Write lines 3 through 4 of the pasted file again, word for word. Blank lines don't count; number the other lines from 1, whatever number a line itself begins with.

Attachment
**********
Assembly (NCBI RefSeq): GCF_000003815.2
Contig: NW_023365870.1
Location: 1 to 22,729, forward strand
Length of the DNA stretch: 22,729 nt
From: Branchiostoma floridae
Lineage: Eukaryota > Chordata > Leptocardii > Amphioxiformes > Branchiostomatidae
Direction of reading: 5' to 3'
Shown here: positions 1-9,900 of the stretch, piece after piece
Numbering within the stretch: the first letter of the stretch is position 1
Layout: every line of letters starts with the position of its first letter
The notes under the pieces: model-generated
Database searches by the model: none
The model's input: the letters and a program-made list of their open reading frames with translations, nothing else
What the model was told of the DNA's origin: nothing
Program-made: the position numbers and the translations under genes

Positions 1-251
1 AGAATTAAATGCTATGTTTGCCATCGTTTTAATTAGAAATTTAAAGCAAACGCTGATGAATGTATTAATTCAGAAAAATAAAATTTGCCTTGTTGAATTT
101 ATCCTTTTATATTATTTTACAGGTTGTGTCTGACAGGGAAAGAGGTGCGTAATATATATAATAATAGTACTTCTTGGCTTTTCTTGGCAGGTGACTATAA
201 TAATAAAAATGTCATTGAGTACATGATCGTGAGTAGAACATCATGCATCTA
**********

Location: 1 to 22,729, forward strand
Length of the DNA stretch: 22,729 nt